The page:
The long goodbye

snowy road

As we head into the holiday season and all the visiting we do this time of year,  I am immediately transported to childhood. In my memory, I am sitting on a relative’s sofa sweating in my winter gear while the adults say goodbye for hours.


There are basically two types of goodbye habits. The long, aka “Midwestern goodbye,” and the Irish goodbye. The Irish Goodbye is when one quietly leaves without saying goodbye. My father-in-law is a skilled proponent of the latter.

A Midwestern goodbye lasts approximately 45 minutes to a day and a half, give or take a few “just one more things” — as if we didn’t all live within a few miles drive of each other and would likely see each other mere days from then. The goodbyes after Sunday night dinner at my grandmother’s house were undertaken as if one or all were embarking on an international voyage. It was a familial “farewell tour.”

The Midwestern goodbye begins with an announcement that you are, in fact, “heading out.” The timing of this is crucial. If this is a multi-guest function, one person leaving will start an onslaught of followers. Literally. No one wants to move their car multiple times. Better we all “shove off’ together.

It has to be after any dining and cleaning up. Everyone helps tidy up. If extra chairs and tables were used, they are folded and returned to the barn, garage or shed from whence they came. Leftovers, if applicable, are portioned into empty whipped topping and margarine containers to be sent home with guests. No one gave away the good stuff. Tupperware was strictly for home use only.

Babies and children are wrestled into coats, boots and snowsuits. Hats are pulled firmly down. Zippers firmly yanked up.


Now is time for hugs. We are a hugging family. There may also be some cheek-smooching. What can I say, we love each other. Every aunt, uncle, grandparent, child and so on gets in on hugfest.

If this goes on too long, you get confused and start giving repeated hugs or, funnier still, exchanging hugs and long goodbyes with people who are actually going home with us. I’ve lost count of how often Mr. Wonderful has embraced me with a big hug and “love ya!” right before we left a family member’s home together.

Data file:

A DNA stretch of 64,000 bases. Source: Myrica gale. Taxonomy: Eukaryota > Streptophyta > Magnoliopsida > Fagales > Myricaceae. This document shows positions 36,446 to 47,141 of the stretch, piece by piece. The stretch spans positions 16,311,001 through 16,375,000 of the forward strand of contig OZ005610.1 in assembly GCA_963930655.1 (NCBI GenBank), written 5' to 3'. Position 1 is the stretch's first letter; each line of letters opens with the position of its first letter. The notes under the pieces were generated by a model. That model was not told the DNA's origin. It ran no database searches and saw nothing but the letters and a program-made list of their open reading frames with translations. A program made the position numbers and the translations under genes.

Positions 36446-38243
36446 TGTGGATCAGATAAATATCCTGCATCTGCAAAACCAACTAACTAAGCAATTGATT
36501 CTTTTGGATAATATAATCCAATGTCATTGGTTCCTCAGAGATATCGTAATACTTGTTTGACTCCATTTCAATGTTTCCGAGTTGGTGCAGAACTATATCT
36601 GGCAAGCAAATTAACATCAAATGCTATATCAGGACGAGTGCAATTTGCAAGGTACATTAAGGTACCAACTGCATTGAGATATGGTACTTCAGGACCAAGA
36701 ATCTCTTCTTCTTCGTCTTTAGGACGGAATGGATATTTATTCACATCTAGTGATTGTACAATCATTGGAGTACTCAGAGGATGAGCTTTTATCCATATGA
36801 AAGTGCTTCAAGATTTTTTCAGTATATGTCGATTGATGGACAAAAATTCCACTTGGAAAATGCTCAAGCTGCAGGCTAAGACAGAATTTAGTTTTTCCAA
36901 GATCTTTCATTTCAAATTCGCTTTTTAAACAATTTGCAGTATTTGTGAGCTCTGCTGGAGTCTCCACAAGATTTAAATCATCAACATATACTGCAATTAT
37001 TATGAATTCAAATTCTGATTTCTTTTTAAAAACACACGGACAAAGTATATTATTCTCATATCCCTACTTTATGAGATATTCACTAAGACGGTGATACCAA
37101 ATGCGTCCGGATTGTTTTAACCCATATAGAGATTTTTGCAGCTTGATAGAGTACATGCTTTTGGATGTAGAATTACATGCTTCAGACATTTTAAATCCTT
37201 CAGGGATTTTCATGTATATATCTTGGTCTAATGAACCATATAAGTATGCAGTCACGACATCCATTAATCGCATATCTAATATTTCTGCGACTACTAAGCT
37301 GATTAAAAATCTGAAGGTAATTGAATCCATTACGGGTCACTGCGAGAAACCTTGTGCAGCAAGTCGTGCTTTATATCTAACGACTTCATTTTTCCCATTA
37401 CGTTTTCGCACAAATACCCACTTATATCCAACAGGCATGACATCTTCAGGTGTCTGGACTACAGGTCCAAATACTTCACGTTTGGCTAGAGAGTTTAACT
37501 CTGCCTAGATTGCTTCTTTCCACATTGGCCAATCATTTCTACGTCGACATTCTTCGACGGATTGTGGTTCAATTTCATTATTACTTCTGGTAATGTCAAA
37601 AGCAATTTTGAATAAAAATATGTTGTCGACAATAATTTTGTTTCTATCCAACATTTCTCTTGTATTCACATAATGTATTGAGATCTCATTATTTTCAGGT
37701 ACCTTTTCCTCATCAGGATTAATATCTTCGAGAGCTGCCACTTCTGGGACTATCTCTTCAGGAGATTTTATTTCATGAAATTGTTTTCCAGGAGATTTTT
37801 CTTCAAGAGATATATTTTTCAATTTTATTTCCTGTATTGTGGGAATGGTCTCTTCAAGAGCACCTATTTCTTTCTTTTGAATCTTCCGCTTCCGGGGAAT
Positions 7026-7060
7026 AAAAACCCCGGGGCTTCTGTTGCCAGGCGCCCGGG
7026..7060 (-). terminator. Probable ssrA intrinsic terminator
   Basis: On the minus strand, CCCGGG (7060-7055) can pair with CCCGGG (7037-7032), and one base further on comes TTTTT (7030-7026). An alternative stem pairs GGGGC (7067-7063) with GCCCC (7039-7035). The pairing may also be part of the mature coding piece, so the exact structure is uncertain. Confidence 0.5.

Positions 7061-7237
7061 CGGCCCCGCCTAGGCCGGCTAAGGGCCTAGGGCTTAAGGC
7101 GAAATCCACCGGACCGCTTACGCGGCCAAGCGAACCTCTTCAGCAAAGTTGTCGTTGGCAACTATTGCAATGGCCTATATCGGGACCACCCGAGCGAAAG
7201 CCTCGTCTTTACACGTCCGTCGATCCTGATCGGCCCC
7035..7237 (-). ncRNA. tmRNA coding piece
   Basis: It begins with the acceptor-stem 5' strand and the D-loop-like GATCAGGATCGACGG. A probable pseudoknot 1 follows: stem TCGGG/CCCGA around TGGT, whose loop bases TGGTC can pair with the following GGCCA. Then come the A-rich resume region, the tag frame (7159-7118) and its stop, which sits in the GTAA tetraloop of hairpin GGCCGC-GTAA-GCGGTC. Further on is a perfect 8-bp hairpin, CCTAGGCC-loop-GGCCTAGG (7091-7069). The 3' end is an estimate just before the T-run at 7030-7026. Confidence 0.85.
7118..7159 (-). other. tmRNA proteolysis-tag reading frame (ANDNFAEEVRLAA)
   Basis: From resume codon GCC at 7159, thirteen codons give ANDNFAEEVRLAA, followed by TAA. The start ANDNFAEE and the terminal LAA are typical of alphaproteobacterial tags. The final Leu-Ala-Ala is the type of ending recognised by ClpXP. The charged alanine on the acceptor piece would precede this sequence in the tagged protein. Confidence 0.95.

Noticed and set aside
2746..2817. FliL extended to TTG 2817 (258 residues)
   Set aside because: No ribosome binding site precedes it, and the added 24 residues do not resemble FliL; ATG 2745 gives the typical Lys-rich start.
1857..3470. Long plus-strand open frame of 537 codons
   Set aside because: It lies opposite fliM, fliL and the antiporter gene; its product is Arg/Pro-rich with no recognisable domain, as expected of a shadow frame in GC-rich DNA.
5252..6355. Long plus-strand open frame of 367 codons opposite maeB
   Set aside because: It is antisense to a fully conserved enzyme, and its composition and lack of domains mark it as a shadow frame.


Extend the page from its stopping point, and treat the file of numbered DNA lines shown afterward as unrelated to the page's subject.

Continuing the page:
The next step is literally a step. Maybe six. Never more. Even if you are already at the door you must make a show of moving toward it again. Here is where the long goodbye really takes hold.

Participants must settle in. There must be mention of the following things: How wonderful the visit was and how we should definitely do this again “real soon.” Mind you, we had family dinner at my gram’s almost every Sunday of my entire childhood, and yet we went through this like we only saw each other every decade or so — a blessing I appreciate now.

Now we are deeply into doorway chit-chat. The conversation can either touch upon subjects previously discussed throughout the visit or, throw a curveball and suddenly mention a fresh topic. Perhaps a “Hey, have you heard from Joe lately?” This will then evolve into discussion of Joe. Whether he is, or is not, still a “character” and so on. Good old Joe.

At this point if you have played it right, almost an hour has passed and you have moved maybe six to eight feet. Someone may have already gone out to warm up the car. At this point there is real concern it may run out of gas in the driveway. Pro-level Midwestern goodbyes feature “we don’t want to keep you” implying you are only leaving out of consideration for your hosts.

Once you are safely ensconced in your idling vehicle, the goodbye is STILL not quite finished. If you are lucky, this is when the hosts wave from the porch or window to be sure you feel — in your heart — how deeply you are already missed. Some folks fancied this up with a flickering porch light, headlight, or a light, polite honk. It’s enough to say “love you!” without alarming the entire neighborhood.

Timing is crucial. If you have small children — or small bladders — in the mix, you risk staying too long. Someone will then have to go to the bathroom. At this point the entire process returns to “go,” and you start all over. I don’t make the rules.

I am sure I swore, as a child, that I would never do this to my own children. I wasn’t going to admonish them to “get your coat and boots on!” and then stand around yapping endlessly. Then, of course, I grew up to do just that. At this point, it is a Midwestern rite of passage.


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